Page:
In an historic meeting, city landmarks commission gives Prentice the thumbs-up — then down

In an historic meeting, city landmarks commission gives Prentice the thumbs-up — then down

The former Prentice Women’s Hospital, a structure that has been the subject of an intense and national preservation battle, was finally given—albeit briefly—city landmark status Thursday.

But the designation lasted just two hours and 21 minutes.

In one of the most unusual proceedings in Commission on Chicago Landmarks history, the nine-member panel voted to grant preliminary landmark status to the Bertrand Goldberg-designed building, then hours later voted 8-1 to rescind its own decision. The second vote in support of the city Department of Housing and Economic Development’s argument that preserving Prentice would harm Northwestern University’s ability to build a major biomedical research facility on the site.

Commissioner Christopher Reed was the lone dissenting vote.

Normally, a vote in favor of a preliminary landmark status protects buildings for a year while staff from the Department of Housing and Economic Development’s landmarks division does additional research and works with owners to decide if a permanent designation is warranted. For Prentice the process was compressed into a single afternoon, when DHED’s managing deputy commissioner Mike Jasso requested—on behalf of his commissioner, Andrew J. Mooney—the landmark panel rescind its decision.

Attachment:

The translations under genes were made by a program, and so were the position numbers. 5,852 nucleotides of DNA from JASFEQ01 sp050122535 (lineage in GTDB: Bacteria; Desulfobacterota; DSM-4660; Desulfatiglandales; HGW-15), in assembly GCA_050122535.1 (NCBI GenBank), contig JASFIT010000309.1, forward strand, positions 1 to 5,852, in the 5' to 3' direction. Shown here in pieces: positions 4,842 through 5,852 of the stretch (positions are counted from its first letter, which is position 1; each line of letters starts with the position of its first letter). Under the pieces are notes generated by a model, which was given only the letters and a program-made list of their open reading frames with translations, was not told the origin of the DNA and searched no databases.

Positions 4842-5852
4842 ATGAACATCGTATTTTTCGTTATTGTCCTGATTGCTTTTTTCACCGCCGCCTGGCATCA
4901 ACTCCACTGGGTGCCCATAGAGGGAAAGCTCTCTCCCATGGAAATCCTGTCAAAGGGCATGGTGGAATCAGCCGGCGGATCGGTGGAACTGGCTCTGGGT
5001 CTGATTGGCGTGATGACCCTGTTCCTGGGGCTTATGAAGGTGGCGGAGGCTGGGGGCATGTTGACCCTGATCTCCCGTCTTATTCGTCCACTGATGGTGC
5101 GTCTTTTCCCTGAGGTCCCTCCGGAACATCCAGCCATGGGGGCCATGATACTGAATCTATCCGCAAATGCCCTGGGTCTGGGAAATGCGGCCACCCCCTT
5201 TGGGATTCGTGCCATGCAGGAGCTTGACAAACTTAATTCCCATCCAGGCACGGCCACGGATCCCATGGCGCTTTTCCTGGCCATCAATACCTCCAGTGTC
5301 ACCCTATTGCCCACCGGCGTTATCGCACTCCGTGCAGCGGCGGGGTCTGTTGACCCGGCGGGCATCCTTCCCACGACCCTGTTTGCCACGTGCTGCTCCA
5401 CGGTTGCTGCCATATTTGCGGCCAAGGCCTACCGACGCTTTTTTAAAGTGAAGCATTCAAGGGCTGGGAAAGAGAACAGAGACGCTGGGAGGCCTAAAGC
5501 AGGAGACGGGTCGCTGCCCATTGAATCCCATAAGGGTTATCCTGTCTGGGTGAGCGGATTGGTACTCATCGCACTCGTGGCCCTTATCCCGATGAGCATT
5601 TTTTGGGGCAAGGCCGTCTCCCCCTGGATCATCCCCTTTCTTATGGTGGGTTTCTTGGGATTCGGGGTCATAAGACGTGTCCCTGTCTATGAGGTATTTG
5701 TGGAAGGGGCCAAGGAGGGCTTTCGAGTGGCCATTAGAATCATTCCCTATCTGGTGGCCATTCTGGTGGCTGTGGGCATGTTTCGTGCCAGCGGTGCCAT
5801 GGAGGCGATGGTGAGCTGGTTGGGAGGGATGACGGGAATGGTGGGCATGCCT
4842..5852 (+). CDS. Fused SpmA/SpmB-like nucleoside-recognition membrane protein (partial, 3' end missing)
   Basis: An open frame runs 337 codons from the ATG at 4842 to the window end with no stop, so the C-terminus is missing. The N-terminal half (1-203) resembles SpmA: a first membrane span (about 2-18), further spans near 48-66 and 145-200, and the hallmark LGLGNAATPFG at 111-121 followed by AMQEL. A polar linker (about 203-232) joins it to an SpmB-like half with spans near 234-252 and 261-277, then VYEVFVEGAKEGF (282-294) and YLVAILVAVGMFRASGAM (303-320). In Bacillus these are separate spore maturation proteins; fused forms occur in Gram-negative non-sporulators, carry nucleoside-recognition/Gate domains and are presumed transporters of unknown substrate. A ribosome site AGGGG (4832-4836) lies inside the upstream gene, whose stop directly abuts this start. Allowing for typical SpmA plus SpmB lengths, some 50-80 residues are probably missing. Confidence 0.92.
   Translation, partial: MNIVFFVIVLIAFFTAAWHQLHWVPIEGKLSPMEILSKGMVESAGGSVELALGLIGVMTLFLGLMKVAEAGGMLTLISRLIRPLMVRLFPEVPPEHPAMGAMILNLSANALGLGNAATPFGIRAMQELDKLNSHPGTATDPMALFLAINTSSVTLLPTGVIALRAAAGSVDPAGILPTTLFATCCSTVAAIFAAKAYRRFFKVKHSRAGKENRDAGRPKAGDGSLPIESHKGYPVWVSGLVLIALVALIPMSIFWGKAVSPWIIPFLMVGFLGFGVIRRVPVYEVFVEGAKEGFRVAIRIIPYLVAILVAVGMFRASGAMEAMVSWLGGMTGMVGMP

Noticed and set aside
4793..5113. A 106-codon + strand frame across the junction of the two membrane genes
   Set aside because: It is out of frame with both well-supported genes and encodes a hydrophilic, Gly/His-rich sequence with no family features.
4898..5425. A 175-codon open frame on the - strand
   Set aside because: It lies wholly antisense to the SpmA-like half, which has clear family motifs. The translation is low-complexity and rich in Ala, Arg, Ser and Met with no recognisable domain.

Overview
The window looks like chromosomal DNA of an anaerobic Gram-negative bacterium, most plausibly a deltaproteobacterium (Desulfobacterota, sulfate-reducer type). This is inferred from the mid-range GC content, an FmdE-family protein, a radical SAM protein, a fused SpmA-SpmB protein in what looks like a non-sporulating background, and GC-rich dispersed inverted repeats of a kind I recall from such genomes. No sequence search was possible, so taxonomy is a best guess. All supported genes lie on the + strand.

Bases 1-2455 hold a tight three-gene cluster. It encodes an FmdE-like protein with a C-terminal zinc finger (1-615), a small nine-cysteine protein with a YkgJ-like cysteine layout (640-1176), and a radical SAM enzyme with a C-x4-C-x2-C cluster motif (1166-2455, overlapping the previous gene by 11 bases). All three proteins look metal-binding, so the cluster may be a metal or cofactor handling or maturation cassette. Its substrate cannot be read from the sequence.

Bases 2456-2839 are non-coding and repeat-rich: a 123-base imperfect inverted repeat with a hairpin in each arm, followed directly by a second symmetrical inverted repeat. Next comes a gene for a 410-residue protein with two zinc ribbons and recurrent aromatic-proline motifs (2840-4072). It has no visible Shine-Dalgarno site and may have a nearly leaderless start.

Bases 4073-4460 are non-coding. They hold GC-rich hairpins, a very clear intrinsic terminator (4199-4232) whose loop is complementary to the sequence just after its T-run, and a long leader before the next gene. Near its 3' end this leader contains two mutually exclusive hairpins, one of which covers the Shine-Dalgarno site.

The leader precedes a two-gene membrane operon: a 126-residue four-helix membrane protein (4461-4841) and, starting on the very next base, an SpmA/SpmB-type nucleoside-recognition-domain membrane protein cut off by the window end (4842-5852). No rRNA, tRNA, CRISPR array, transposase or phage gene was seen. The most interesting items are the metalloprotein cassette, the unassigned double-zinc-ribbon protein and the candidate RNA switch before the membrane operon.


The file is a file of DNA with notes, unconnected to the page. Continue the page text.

“Let the process run its course,” Jonathan Fine of the Save Prentice Coalition later countered during public testimony. “How can this be a fair process?”

Phil Enquist, urban planning partner at architecture firm Skidmore Owings & Merrill said a better master plan for Northwestern’s sprawling Streeterville campus could make provisions to save Prentice and allow for the construction of the research facility on one of vacant parcels within the district.

“If we put the pieces together, everybody wins,” he said. “If you permit the demolition of Prentice Women’s Hospital, everybody loses.”

There were voices in favor of demolition, including the site’s former long-time alderman, Burton Natarus, who credited Northwestern hospital with saving his life in January. “That’s not a good piece of architecture,” Natarus said. “It’s not. It’s unusual with the round windows…we have a [Yiddish] word for it: Fershimmeled.”

The vote likely spells the end for the iconic 37-year-old building, 333 E. Superior. Northwestern University Senior Vice President Eugene Sunshine told the commission the school would begin the process of seeking a demolition permit within weeks and would “move with as much alacrity as possible.” Mayor Rahm Emanuel and Ald. Brendan Reilly (42nd) have recently spoken in favor of Northwestern’s efforts.